But merely expanding network and having more products does not work. Tata Motors therefore wants to improve the customer experience at its dealerships. “We are actively looking at changing the look of showrooms completely. They will be redesigned like a lounge. The first such showroom is expected this year,” adds Pareek.

It is worth noting that Maruti Suzuki, the country’s biggest car maker, launched the Nexa, a new marketing network with lounge like showroom to cater to premium buyers in 2015. This has helped the company get a foothold in the executive segment of the market, which had eluded it totally so far.

According to Pareek, even when one buys a thousand-rupee shirt from a mall, the experience is better than in a car showroom. “We want to revisit the selling process and do more of engagement marketing. There should be no use of high pressure sales tactic from salespersons at the showrooms,” he says.

The tech advantage

The company wants to go for high-tech at the dealerships to enhance customer experience. Many dealerships have started recruiting people from hospitality and aviation. “They have a concept of service to customers. We are also training the existing people at dealerships,” says Pareek. 

In the past, some dealers had exited the brand due to weak prospects. Pareek says the financial performance of dealerships is getting better. The company also wants to expand its network of pre-owned cars to help new sales.

Industry veterans say there is a momentum at Tata Motors’ passenger vehicle business. “There has been a vast improvement in the quality of products introduced by Tata Motors in recent times. Jaguar-Land Rover’s support in (product) development has helped. It is important that customers across are made aware of it. Revitalised dealership will play a critical role in this effort,” says Jagdish Khattar, former managing director at Maruti Suzuki and promoter of Carnation.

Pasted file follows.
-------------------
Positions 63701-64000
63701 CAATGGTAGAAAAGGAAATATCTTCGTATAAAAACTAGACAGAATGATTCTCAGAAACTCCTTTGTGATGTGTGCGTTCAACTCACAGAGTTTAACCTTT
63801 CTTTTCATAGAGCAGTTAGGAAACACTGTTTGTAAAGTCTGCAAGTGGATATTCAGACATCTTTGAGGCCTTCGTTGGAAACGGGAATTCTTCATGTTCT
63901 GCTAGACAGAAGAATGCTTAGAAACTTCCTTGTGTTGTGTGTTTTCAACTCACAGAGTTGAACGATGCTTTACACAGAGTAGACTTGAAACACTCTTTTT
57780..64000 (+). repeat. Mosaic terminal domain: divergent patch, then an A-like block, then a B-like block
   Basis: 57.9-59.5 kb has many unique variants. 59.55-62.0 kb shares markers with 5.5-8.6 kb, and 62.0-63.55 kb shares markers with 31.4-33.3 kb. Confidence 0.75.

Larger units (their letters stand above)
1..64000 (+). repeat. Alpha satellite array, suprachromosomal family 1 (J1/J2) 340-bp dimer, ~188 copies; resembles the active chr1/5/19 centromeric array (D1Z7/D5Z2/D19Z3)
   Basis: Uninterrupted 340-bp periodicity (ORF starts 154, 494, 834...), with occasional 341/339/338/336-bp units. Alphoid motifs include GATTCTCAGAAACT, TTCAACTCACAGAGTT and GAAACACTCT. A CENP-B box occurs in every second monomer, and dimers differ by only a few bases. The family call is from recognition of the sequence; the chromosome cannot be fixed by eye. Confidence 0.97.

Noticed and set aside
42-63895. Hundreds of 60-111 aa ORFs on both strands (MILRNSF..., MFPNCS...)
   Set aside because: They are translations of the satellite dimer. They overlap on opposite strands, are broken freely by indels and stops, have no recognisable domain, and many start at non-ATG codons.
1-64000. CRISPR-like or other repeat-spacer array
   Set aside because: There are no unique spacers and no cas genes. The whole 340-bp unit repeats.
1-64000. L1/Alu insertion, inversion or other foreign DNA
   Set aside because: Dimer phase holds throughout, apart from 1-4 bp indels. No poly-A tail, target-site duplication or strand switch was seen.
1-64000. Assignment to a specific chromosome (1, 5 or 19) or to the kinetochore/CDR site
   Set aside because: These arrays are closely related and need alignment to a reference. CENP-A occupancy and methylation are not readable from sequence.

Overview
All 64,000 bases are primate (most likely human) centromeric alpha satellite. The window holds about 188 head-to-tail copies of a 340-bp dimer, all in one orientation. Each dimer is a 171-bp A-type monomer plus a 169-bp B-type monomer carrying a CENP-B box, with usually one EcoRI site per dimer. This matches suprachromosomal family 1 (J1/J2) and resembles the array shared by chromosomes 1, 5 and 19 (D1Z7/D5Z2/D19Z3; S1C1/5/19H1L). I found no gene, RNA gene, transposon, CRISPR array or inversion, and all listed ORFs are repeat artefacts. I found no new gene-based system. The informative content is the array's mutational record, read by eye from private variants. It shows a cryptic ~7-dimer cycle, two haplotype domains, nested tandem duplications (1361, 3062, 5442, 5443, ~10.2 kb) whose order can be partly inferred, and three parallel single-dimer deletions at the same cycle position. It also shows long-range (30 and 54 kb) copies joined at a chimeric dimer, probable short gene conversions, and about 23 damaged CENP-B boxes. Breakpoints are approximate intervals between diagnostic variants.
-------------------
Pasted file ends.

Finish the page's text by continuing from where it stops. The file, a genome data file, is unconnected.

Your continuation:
To move up the tech value chain, the company has created a sub-brand called TAMO. It will offer products with technologies that are ahead of the market and when proven successful, they could be transferred to vehicles of the main Tata Motors brand. Some experts also believe that the company should look at using TAMO for the entire passenger vehicle range so that it stands out from the commercial vehicle business.

The company last month partnered with Volkswagen, and its group company, Škoda, to jointly develop vehicles, targeted at emerging markets, including India, beginning 2019. “We strongly believe that both companies, by working together, can leverage from each other’s strengths to create synergies and develop smart, innovative solutions for the Indian and overseas market,” says Tata Motors Managing Director Guenter Butschek.

Tata Motors probably realises the need to have an expanded technology and design platform to compete with the global majors who are also turning aggressive in the Indian market. Maruti Suzuki’s parent, Suzuki Motor Corporation, has partnered with Toyota and this will have implications for India, which happens to be Suzuki’s biggest market. SAIC (China’s top carmaker), Korean carmaker Kia and French PSA are readying plans to enter India, implying more competition for the incumbents.

In order to be fit for the future, Tata Motors is working on a leaner organisation and plans to reduce the wage bill. It is trying to bring down the number of platforms used for cars and create economies. It is also trimming its supplier base of several hundred by removing those who have not delivered on quality, delivery and cost competitiveness.

It could well be the strongest comeback in the history of the Indian car industry.

Quietly, Tata Motors stages a comeback